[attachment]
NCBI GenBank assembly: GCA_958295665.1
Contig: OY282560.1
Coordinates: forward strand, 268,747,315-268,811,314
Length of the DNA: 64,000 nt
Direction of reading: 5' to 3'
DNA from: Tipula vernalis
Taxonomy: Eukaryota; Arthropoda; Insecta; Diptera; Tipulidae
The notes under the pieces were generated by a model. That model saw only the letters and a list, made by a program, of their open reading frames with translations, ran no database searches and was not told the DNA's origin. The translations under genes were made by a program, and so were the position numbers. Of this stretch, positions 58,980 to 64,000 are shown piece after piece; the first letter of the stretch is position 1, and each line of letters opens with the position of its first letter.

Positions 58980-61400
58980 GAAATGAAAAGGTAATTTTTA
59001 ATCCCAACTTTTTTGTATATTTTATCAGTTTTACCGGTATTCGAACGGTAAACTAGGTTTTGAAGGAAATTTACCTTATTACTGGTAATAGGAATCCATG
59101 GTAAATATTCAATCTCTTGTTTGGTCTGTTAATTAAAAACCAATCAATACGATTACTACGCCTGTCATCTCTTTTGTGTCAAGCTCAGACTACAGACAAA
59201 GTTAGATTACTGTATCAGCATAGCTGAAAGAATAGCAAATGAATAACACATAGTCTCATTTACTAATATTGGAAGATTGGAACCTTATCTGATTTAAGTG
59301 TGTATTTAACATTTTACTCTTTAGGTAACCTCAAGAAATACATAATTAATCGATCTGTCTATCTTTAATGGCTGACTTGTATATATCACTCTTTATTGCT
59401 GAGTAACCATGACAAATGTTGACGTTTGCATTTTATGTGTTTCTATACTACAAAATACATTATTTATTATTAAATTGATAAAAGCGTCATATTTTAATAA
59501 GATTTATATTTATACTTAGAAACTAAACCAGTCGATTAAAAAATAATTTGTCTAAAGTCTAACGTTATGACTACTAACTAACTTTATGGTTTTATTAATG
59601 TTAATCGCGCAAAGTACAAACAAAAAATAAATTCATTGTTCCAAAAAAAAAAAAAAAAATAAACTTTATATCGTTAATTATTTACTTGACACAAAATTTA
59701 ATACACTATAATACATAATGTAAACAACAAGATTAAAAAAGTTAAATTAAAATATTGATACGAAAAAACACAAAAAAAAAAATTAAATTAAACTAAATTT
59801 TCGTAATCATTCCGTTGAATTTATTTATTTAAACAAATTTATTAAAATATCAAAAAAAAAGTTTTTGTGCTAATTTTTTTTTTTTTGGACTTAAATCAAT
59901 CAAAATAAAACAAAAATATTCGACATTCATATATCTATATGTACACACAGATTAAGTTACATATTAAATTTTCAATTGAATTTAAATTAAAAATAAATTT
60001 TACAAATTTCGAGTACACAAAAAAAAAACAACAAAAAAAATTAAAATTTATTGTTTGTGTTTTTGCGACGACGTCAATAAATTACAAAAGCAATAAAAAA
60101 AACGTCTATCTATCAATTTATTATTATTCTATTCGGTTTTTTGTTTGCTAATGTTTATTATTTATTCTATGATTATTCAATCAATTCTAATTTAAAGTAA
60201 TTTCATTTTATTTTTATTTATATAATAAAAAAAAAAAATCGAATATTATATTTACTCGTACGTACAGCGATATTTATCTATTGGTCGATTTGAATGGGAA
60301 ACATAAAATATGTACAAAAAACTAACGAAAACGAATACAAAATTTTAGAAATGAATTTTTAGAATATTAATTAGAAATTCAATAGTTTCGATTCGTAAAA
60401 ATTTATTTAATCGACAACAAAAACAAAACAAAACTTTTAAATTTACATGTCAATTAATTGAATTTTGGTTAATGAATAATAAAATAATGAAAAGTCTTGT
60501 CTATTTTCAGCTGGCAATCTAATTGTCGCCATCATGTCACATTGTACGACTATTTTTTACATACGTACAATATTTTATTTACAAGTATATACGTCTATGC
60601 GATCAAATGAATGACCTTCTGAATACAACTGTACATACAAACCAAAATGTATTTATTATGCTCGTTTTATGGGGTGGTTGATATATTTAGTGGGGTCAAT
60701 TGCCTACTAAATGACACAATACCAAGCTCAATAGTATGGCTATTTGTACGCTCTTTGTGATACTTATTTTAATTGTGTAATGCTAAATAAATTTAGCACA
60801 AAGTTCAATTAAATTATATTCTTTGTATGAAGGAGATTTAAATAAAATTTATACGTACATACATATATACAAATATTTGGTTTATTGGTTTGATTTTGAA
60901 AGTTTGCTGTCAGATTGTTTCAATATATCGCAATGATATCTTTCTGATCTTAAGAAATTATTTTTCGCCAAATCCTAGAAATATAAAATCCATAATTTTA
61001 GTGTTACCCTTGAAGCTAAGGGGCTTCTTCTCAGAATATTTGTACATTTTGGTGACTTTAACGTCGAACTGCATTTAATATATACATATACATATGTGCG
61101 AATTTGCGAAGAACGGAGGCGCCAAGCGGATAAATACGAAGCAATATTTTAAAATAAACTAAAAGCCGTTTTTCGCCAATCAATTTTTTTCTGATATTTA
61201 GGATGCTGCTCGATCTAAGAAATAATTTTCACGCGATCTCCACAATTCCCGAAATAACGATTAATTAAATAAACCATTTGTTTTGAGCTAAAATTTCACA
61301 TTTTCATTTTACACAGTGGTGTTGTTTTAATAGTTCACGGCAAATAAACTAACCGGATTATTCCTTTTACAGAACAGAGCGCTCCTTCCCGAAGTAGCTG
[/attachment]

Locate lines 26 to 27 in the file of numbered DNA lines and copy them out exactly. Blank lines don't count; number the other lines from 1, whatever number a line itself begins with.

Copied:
60501 CTATTTTCAGCTGGCAATCTAATTGTCGCCATCATGTCACATTGTACGACTATTTTTTACATACGTACAATATTTTATTTACAAGTATATACGTCTATGC
60601 GATCAAATGAATGACCTTCTGAATACAACTGTACATACAAACCAAAATGTATTTATTATGCTCGTTTTATGGGGTGGTTGATATATTTAGTGGGGTCAAT